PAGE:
Tips to Avoid Mosquitoes -

Tips to Avoid Mosquitoes

How dangerous are mosquitoes?  Mosquitoes can apparently be deadly with the new viruses that are out there.  Underdeveloped countries are more commonly plagued with viruses we do not see in the U.S. but the tables are turning and we are now seeing some of the worst mosquito borne illnesses that are out there in our own back yards.

Living in the south we have areas where the city helps by spraying road sides and in parks where there is an extremely large quantity of mosquitoes present.  Let’s take the West Nile Virus for example.  In Arkansas in 2015 there were 18 reported cases and two resulted in death.  2016 is still in full swing but we have only one reported case at the moment but that number is expected to grow.   According to the Arkansas Department of Health, “West Nile Virus cannot be spread by person-to-person contact.

Experts from the Centers for Disease Control and Prevention (CDC) believe WNV is established as a seasonal epidemic in North America that flares up in the summer and continues into the fall.

West Nile Virus was first identified in 1937 in Uganda in eastern Africa. It was first discovered in the United States in the summer of 1999 in New York. Since then, the virus has spread throughout the United States.  It was first recognized in Arkansas in 2002.

People infected by WNV will typically develop symptoms within 3 to 14 days after they are bitten by an infected mosquito.  Many people are bitten by mosquitoes that carry WNV, but most do not know they’ve been exposed.

  • Approximately 80 percent of people (about 4 out of 5) who are infected with WNV will not show any symptoms at all.
  • Mild illness can occur in up to 20 percent of the people who become infected. The people who become infected have symptoms such as fever, headache, and body aches, nausea, vomiting, and sometimes swollen lymph glands or a skin rash on the chest, stomach and back. Symptoms can last for as short as a few days, though even healthy people have become sick for several weeks.
  • A small number of people (about 1 in 150) who get infected with WNV develop severe disease. The severe symptoms can include high fever, headache, neck stiffness, stupor, disorientation, coma, tremors, convulsions, muscle weakness, vision loss, numbness and paralysis. These symptoms may last several weeks, and neurological effects may be permanent.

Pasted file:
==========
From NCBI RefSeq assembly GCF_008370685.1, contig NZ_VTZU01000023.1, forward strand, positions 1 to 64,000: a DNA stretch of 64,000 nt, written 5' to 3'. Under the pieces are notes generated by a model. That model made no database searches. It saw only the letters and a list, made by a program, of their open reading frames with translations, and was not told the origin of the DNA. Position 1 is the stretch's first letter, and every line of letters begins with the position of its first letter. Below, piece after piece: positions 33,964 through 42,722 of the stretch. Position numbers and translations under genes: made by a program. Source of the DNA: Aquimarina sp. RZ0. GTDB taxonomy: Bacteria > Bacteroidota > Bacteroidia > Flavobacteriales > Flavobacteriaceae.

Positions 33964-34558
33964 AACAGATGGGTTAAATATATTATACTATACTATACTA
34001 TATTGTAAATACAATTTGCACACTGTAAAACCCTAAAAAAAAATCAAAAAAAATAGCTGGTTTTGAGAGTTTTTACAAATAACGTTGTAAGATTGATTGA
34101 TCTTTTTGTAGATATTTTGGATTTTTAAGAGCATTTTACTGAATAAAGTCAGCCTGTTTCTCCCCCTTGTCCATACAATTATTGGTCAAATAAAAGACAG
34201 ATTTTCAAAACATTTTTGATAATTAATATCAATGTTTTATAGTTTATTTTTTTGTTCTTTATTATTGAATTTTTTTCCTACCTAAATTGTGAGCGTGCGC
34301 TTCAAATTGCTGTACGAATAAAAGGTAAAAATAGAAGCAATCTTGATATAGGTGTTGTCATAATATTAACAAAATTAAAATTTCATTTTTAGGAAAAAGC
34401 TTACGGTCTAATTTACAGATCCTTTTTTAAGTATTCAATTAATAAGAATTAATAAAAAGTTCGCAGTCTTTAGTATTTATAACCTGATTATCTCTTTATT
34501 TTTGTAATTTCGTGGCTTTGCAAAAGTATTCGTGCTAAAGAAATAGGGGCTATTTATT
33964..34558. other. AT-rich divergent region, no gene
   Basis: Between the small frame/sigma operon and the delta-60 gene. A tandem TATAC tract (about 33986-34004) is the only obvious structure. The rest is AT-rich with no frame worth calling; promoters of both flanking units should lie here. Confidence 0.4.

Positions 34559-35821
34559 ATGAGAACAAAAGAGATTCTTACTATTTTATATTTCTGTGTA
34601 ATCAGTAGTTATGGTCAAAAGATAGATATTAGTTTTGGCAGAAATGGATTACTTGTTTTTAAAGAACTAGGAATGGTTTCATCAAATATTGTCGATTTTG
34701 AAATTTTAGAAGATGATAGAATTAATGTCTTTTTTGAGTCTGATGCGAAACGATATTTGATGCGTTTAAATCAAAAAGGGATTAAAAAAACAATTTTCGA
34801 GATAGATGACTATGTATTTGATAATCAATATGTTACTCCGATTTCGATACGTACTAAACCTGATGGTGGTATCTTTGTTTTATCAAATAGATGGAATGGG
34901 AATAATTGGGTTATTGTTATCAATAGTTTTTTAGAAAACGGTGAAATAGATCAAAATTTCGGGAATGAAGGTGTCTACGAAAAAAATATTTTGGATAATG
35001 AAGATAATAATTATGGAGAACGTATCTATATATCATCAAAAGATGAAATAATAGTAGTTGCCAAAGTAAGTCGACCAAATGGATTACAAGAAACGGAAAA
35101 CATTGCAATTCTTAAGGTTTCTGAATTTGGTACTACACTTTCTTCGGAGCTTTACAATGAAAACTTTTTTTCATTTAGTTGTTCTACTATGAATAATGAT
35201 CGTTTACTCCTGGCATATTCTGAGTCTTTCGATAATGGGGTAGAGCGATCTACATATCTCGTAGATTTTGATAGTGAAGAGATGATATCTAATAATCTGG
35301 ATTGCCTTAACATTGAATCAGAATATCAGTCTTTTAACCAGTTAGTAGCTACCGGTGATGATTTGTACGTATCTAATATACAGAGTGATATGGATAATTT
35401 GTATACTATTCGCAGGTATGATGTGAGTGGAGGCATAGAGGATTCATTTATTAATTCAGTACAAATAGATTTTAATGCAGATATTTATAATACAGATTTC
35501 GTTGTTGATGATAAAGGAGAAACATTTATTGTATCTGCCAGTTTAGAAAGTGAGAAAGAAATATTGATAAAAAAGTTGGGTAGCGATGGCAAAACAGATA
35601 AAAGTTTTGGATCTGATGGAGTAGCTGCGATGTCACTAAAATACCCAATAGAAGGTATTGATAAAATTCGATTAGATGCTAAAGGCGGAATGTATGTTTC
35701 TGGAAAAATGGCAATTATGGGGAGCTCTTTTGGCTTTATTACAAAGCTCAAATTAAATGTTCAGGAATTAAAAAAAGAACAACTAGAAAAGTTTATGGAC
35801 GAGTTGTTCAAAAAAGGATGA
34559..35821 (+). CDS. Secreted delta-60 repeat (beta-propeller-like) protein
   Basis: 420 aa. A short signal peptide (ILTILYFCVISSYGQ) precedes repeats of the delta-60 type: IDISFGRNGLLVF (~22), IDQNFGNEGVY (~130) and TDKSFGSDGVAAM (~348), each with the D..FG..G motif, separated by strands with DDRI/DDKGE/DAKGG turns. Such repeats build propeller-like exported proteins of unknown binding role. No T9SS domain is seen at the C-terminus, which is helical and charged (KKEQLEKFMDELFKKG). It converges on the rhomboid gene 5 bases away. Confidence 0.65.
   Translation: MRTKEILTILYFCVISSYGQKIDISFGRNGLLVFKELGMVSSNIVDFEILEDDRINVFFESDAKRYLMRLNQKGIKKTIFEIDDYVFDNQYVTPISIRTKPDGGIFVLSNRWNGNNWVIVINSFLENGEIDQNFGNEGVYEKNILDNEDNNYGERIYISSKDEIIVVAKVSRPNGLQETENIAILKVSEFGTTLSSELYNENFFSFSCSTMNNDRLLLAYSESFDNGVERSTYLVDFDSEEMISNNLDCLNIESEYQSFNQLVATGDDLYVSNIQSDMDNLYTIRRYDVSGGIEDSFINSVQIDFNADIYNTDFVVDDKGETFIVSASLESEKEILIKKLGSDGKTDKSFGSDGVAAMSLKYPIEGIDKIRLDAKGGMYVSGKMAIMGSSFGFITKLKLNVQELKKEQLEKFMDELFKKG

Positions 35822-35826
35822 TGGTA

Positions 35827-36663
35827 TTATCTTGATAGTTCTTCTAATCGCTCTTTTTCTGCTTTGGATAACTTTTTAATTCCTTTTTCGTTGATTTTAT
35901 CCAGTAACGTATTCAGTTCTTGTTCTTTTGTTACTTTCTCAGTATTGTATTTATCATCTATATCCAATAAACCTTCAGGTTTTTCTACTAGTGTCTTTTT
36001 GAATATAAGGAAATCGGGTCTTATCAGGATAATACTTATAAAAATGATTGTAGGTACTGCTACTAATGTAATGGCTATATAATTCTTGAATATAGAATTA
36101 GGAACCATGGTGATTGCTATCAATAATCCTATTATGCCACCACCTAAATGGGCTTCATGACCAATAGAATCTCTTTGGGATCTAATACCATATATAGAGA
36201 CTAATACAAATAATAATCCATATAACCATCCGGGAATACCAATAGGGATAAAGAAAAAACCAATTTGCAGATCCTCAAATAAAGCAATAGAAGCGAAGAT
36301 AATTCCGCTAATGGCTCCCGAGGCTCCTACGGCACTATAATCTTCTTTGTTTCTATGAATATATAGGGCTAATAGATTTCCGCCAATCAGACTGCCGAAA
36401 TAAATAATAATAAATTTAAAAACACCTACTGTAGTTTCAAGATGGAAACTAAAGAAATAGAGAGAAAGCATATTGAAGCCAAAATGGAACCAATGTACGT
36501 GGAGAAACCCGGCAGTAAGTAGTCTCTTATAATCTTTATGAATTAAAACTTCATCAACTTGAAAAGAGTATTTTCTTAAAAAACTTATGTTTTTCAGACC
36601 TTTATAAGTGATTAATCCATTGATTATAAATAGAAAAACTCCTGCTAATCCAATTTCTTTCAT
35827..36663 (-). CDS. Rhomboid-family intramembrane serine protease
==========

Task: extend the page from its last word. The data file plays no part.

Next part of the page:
• Few people develop severe disease or even notice any symptoms at all. Risk factors for developing a more severe form of West Nile Virus include:
  • Conditions that weaken the immune system, such as HIV, organ transplants and recent chemotherapy.
  • People over the age of 50.
  • Risk through medical procedures is very low.  All donated blood is checked for WNV before being used.”

With the emerging epidemic revolving around the Zikia Virus and according to the Arkansas Department of Health Arkansas has seven reported cases and all of those individuals have been traveling outside of the United States.  They also say that, “Zika virus is a relatively new disease for the Western hemisphere. It first appeared in Brazil in May of 2015. It has since spread to over 35 countries in Central and South America and the Caribbean. Zika is spread through mosquito bites and through sexual transmission from a man to his sexual partner. According to the CDC, the most common symptoms are fever, rash, joint pain and red, itchy eyes. Symptoms are usually mild and last several days to a week. Many people who have Zika will not experience symptoms. There is currently no vaccine or treatment for Zika.

“Arkansas residents traveling to Central or South America or the Caribbean, where Zika is present, should take precautions against mosquitoes. If you are pregnant, consider postponing your trip,” said Dr. Nate Smith, Arkansas Department of Health Director and State Health Officer. “Arkansas has the kind of mosquitoes that carry Zika virus, so mosquitoes here in Arkansas can become infected with the virus if they bite someone who has Zika. For this reason, people traveling to countries with Zika should avoid mosquito bites for 10 days after they return. Travelers to areas where Zika is present should also go to their doctor if they experience any of the symptoms associated with Zika within three to seven days after they return.”.

One of the major first aid precautions we can do is practice prevention.  We need to take time and use our bug repellants and the best ones according to the Arkansas Department of Health as well as other well know accredited bodies suggest:

Ways to avoid mosquito bites include:

  • Using an insect repellant containing DEET, picaridin, IR3535 or oil of lemon eucalyptus.
  • Wearing long-sleeved shirts and trousers.
  • Using air conditioning or window and door screens to keep mosquitoes outside.
  • Reducing the number of mosquitoes inside and outside your home by emptying standing water from containers such as flowerpots or buckets. Mosquitoes can breed in as little amount of water as a bottle cap.

Please take those precautions and preventative measures to ensure you are not affected by a serious virus transmitted by mosquitoes.

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